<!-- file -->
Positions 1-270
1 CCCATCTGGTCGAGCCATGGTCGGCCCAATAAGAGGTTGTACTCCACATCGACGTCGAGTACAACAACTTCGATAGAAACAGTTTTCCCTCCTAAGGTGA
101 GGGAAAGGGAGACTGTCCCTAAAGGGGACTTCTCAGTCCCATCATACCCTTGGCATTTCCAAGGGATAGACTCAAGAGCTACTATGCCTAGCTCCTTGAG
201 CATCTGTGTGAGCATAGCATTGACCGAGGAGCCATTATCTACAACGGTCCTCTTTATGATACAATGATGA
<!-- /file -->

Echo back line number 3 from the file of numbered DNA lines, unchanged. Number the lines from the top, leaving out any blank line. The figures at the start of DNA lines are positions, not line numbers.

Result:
101 GGGAAAGGGAGACTGTCCCTAAAGGGGACTTCTCAGTCCCATCATACCCTTGGCATTTCCAAGGGATAGACTCAAGAGCTACTATGCCTAGCTCCTTGAG